BLOG: Ali Jawad - "We are in a great position in the UK where we are able to have a voice"

In the last couple of years, athletes have chosen collectively to speak out about anti-doping. The big appetite they have is for a say in decision making - athletes are demanding that sports organisations are made accountable. We want to be treated fairly. The problem is the restrictions on athletes because they are outside the governance structures.

We are in a great position in the UK where we are able to have a voice, whereas we can see athletes in other countries struggling. When I go abroad the mindset is so different, we are so lucky with the attitudes we have here.

Without athletes nothing would exist in sport. We should have a say in how sport is run. We can help sports administrators with decisions, we should not be dismissed. If an organisation is transparent about how it’s run, athletes can be better informed about the decision process. It should be a two-way conversation every step of the way, not just some information once in a while. The existing management structures should change.

I spend time researching international sports governance and anti-doping because it interests me, but some athletes rely on their organisation to guide them and then when things happen that they are not comfortable with, they do not know the right questions to ask.

Organisations should genuinely listen to athlete concerns. Athletes felt with Russia that WADA did not listen to the concerns of its biggest stakeholder group. There were processes in place for the decisions WADA made, and that can be understood with hindsight, but it felt so secretive and athletes did not understand at the time.

Athletes having a vote in decision making is the way forward. We should have the opportunity to vote for a future WADA president but it would take a lot of planning to achieve. Ideally athletes should be represented on all sports governing bodies. Voting rights generally lie with sports administrators who, we could argue, have political motivations to maintain, which may not be in the best interests of athletes.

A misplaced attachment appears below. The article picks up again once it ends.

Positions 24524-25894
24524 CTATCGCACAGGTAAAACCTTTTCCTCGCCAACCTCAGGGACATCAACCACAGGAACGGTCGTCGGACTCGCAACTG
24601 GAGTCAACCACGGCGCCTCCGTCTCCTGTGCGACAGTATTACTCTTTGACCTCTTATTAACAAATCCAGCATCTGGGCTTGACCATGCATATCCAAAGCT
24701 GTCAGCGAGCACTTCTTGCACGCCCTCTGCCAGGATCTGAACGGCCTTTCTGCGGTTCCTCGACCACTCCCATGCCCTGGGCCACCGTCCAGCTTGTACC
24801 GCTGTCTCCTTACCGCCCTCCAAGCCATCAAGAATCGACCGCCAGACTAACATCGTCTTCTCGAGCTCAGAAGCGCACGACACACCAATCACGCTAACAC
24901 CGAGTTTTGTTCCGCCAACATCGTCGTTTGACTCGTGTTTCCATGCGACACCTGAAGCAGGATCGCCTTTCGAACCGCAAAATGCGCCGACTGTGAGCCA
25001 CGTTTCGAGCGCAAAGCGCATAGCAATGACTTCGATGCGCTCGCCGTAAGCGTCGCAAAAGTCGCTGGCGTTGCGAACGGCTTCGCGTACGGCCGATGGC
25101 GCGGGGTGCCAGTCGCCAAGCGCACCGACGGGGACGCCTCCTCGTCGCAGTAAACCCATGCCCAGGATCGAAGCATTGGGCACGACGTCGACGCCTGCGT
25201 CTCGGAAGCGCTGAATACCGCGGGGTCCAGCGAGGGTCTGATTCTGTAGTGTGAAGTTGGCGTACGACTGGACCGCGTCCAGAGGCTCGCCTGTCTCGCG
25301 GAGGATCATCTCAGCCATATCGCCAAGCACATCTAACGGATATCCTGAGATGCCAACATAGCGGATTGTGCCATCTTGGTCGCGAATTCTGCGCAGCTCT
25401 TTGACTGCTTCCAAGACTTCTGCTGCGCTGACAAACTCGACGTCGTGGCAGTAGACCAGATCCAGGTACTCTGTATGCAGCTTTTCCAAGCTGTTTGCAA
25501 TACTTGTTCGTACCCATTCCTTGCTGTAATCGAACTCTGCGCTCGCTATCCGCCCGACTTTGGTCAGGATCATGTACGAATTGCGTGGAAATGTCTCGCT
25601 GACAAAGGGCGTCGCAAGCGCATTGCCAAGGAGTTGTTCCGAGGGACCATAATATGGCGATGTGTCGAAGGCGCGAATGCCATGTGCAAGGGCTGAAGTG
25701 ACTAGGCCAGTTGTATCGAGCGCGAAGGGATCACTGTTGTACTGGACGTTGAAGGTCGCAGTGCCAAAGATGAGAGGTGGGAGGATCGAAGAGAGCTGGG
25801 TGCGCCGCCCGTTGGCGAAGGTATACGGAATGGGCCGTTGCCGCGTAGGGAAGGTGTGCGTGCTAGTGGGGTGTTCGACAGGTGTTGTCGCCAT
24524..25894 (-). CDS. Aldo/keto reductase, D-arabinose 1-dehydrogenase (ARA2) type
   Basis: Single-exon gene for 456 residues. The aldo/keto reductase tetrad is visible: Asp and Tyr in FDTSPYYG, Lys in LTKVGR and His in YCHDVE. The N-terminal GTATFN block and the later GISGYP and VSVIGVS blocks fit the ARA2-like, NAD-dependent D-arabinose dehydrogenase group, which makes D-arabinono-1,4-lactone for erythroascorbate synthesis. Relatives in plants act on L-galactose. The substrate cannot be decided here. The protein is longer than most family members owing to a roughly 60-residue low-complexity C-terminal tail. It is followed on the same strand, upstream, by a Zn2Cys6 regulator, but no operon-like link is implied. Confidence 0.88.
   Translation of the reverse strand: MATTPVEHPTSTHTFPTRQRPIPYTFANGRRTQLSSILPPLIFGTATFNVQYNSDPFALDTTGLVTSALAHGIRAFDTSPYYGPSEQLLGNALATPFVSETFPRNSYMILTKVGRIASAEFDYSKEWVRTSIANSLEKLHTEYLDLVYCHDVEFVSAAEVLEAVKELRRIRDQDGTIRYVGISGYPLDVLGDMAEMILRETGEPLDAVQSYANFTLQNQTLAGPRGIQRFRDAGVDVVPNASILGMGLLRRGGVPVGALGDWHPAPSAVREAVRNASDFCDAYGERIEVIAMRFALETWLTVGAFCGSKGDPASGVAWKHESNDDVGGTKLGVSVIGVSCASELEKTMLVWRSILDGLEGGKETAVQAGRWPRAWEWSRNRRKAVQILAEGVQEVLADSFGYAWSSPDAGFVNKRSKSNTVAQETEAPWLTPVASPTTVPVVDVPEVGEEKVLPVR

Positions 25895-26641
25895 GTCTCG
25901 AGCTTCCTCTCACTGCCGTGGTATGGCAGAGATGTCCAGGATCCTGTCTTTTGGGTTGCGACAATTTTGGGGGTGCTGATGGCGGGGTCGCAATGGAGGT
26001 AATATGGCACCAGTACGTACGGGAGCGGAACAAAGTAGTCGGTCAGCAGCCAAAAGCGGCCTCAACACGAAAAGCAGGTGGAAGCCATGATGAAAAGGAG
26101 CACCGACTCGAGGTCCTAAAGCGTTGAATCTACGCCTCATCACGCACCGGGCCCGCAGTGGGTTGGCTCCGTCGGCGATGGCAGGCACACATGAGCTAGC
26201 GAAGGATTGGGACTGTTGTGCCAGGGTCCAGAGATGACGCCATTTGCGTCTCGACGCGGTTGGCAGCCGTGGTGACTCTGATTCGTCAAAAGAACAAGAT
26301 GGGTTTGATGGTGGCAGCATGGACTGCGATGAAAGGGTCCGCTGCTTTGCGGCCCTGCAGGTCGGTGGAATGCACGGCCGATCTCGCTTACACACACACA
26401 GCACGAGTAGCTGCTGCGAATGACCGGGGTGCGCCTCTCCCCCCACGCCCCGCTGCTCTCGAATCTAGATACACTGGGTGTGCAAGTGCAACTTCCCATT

The challenge is finding a way to select athlete representatives. One way in which an athlete chosen to sit at the governance table could ensure their vote is representative is to be a conduit for the collective view of the already established athlete commissions. They could use their vote, not as an individual, but as the representative of the collective voice.

There are challenges ahead. The commissions do not agree on certain things and there would need to be consensus. Some commissions are elected and others are appointed or hand-picked. What are the next steps? We need to keep pushing for reform and not let the momentum die. We need to reach out to our athlete networks. It’s really important for athletes to have a relationship with the next WADA president.

At the WADA Symposium in Lausanne there was a huge appetite amongst athletes for a vote at the governance table. The WADA Athlete Committee members led discussions and we had diverse views about how we could achieve our aim, it now needs further debate.

It’s a very exciting time for athletes and we should embrace it. Athlete representation is the main topic of conversation when I talk to international colleagues. Global Athlete, the new start up which aims to inspire athletes and drive change in sport, is trying to be the bridge between athletes and their commissions to ensure closer links.

When UKAD Athlete Commission members meet members of international commissions, we are reminded how fortunate we are in the sports governance standards we have and in freedom of speech. It is clear that athletes in other countries have less political freedom and cannot express their views for fear of losing their funding. Anti-doping is low on the agenda for those countries and we are aware how lucky we are in the UK. I look forward to the time when WADA has improved the situation in other countries.